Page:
By Harriet Englander, MS, CCC-SLP
this article was taken from the ADVANCE magazine
I enjoy working with toddlers and observing their obstinate focus on one activity. When parents referred to a child's favorite toy or pursuit as a fixation, I began to wonder, "Is this a symptom of a speech and language delay, a behavior on the autistic spectrum, or a step in language development?"
When we go into the home, we want to show parents that talking to their toddlers about what they are doing, where they are going, and how they are going to get there during their daily routine is how they can help their children develop language. Parents and caregivers can help toddlers make good progress if they have consistent involvement in their routines of eating, dressing, brushing teeth, going out, and going to sleep.1
The toddlers I work with learn to produce language through shared attention during play routines. Why not repeat the same activity that the toddler feels comfortable with? Letting a child begin the session with a favorite toy or activity can lead to listening, labeling, commenting and communicating.
I began speech therapy with Peter when he was 2-and-a-half and his favorite activity was Thomas the Train. We sprawled on the floor together, putting down tracks and lining up the small cars. Peter could name "Percy," "James" and "Emily" early on, but his communication skills were slow to appear.
A few weeks after we began, we were ending a session on the front steps of his house, playing with small airplanes and waiting for his older brothers to get off the bus. I suggested he say "hi" to his brothers when they approached us. Peter did, and his 6-year old brother looked at me as if I were a magician. "Peter never spoke to me before," he said.
Peter's behavior seemed to be obsessive and uncommunicative, but he was beginning to make eye contact as I talked about what we were doing. He began to indicate preferences: these tracks instead of those, this train instead of that one. His mother watched the progress, and we discussed her busy schedule. She admitted that Peter spent a lot of his day in a car seat. I told her they didn't have to be silent in the car. She could talk to him about where they were going and what they were going to do. She began to ask him to indicate what he wanted to eat. Peter was dialoguing by age 3 and became a talker by 3-and-a-half. He soon was thriving in a pre-K program with rules and schedules, communicating easily and intelligibly.
Lois Bloom, PhD, reminds us, "A language will never be acquired without engagement in a world of persons, objects and events. The motivation for learning a language is to express and interpret contents of mind so the child and others can share what each is thinking and feeling."2
Devin was not yet 2 when I began to work with him. He had a basement filled with toys and liked his kitchen. We played kitchen every session. He allowed me to vary the play as long as the basic sequence remained the same. We had a shopping cart, canned goods, and a doll to sit in the cart for shopping.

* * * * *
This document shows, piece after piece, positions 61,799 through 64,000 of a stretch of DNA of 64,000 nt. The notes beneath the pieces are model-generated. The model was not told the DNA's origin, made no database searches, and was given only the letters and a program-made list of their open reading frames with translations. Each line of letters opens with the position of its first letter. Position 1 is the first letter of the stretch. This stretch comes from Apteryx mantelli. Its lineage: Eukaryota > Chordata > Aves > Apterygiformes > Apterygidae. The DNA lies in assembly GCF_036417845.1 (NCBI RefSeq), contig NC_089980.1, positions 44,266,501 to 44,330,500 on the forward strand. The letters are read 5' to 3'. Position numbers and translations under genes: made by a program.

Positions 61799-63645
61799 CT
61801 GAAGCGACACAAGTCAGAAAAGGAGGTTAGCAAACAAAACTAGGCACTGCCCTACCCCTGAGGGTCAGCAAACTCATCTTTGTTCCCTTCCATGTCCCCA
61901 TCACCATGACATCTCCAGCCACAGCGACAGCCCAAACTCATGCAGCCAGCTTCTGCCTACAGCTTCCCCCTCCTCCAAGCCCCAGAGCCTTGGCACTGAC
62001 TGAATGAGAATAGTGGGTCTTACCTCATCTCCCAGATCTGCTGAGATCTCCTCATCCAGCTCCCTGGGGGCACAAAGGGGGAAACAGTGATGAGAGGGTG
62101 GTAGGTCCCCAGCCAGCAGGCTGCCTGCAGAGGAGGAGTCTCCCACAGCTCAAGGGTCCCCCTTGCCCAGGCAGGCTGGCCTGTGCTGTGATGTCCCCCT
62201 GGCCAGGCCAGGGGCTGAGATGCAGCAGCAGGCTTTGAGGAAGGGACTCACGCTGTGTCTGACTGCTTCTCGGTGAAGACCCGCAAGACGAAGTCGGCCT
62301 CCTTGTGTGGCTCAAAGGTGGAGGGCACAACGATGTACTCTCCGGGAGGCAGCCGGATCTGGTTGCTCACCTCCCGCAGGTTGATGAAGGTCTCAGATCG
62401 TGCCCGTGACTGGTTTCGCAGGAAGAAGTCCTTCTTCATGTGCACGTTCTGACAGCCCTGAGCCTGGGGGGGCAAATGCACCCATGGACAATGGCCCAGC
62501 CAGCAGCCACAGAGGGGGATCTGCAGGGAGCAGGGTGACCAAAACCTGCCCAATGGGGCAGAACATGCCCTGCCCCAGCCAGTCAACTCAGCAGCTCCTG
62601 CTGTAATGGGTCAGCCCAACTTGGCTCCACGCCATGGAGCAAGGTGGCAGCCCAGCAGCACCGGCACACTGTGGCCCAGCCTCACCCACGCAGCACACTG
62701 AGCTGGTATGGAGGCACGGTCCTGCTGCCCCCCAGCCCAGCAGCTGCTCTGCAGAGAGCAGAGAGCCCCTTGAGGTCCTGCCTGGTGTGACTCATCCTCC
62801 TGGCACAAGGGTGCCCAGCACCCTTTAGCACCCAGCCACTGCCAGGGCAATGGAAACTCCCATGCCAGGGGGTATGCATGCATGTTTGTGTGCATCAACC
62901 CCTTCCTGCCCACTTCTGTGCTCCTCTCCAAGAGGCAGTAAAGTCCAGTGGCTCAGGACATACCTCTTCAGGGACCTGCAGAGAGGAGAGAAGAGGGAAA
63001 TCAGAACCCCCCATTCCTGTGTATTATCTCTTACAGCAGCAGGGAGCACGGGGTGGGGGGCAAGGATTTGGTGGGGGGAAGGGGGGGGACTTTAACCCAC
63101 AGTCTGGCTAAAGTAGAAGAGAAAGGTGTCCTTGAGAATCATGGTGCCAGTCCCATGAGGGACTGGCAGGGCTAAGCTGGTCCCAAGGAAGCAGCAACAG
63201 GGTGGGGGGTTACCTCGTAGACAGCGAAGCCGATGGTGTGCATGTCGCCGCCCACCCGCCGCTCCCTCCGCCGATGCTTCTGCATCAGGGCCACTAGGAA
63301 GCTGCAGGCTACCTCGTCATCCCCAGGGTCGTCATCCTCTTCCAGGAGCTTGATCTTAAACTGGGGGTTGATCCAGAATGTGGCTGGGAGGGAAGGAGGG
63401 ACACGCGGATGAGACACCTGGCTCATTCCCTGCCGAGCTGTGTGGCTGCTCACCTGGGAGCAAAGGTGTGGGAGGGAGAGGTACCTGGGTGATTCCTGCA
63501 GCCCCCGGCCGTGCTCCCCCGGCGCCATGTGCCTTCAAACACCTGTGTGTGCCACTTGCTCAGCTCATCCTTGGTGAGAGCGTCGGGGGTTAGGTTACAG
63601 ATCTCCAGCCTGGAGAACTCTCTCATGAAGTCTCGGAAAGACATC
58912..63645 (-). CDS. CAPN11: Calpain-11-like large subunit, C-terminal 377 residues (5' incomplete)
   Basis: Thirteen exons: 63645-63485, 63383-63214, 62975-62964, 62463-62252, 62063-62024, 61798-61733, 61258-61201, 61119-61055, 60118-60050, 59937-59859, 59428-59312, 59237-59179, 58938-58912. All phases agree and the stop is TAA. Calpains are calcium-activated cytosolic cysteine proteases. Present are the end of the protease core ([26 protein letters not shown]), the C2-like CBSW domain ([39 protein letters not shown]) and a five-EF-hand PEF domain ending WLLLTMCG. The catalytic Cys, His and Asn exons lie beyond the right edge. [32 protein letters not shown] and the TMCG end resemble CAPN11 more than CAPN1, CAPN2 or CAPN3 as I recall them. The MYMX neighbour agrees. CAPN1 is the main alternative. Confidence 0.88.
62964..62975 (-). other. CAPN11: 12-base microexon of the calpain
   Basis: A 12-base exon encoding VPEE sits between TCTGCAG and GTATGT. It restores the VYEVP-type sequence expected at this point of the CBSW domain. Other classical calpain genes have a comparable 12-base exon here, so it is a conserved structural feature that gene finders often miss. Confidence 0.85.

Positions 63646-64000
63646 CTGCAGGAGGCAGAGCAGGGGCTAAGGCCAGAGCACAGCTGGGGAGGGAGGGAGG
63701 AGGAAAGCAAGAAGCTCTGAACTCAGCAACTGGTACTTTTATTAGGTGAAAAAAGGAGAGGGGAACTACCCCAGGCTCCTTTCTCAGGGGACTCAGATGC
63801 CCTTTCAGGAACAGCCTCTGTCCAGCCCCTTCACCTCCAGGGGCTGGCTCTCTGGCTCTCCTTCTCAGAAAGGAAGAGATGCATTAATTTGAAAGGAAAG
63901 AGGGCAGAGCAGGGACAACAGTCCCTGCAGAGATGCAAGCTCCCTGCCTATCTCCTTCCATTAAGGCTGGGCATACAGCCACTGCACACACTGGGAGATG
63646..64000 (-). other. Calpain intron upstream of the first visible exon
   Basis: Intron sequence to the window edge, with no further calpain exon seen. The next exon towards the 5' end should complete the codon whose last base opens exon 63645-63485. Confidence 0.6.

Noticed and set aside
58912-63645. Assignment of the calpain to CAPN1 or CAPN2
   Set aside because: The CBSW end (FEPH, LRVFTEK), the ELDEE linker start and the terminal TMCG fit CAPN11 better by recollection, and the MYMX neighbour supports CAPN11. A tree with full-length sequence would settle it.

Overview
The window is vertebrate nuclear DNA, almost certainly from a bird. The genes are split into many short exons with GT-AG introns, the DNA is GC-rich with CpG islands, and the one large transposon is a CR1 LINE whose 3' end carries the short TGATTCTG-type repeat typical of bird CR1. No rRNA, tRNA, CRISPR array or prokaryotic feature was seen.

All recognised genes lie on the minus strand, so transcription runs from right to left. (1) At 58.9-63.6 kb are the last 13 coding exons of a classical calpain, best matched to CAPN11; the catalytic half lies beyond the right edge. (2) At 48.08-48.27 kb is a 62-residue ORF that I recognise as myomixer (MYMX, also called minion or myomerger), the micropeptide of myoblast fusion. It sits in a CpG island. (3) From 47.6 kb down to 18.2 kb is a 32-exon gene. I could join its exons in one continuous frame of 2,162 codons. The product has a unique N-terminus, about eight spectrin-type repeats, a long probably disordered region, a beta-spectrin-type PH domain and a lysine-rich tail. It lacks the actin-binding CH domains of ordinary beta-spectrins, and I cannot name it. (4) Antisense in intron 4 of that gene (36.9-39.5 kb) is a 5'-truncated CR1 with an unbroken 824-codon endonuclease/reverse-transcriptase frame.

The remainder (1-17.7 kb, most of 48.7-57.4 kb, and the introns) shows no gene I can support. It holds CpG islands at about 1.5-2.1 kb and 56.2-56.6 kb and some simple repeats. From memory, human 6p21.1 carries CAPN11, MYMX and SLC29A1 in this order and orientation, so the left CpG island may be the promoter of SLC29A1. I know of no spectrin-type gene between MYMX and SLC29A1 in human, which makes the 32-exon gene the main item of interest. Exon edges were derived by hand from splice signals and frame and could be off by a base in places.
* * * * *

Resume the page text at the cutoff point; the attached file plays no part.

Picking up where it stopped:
We had a stove, pots and pans, and a rotisserie with noise and orange light to prepare the food. We had a tea set, plates and spoons, and a table and chairs to enjoy our "meal." Devin had a feeding problem, but once we established this routine, he began eating the raisins, fruits pieces and crackers that were part of our "meal" as long as we fed the doll first.
Devin developed his own feedback therapy. During our play routines, he pointed and named what he wanted. I clearly and slowly repeated what he had said, he repeated it, and I reinforced it. We completed his early intervention program in a year, moving from silence to single word utterances and jargon and then nearly full intelligibility. He communicated easily with his family.
Real words are embedded in the jargon of children when they begin to combine words. If we pay close attention to their utterance and know the content, we can deduce the meaning, repeat the word or words for them, reduce their frustration, and initiate real communication. If the parent is doing the same, it is a winning situation.3
Other 2-year-olds who needed to do the same activity over and over have done simple puzzles, pushed their miniature cars off a coffee table, and begun each session with the alphabet song. When these toddlers could not talk or communicate, they wanted to do what they could do easily. They created their own play routines. It was easy to do intensive modeling while going along with their preference. Repeating the activity they chose seemed to increase their motivation and led to overcoming language delays.
Woods, J.J. (2010). Getting into the family routine: Intervention strategies for early intervention. Long Island University, Feb. 5.
Bloom, L. (1998). Research perspectives: Language development and emotional expression. Pediatrics (Supp.: New Perspectives in Early Emotional Development), 102 (5): 1272-77.
Marshalla, P. (2005). Apraxia Uncovered: Seven Stages of Phoneme Development. Anaheim, CA: Marshalla Speech and Language.
Harriet Englander works in the Early Intervention Program in Port Washington, NY. She can be contacted at firstname.lastname@example.org.
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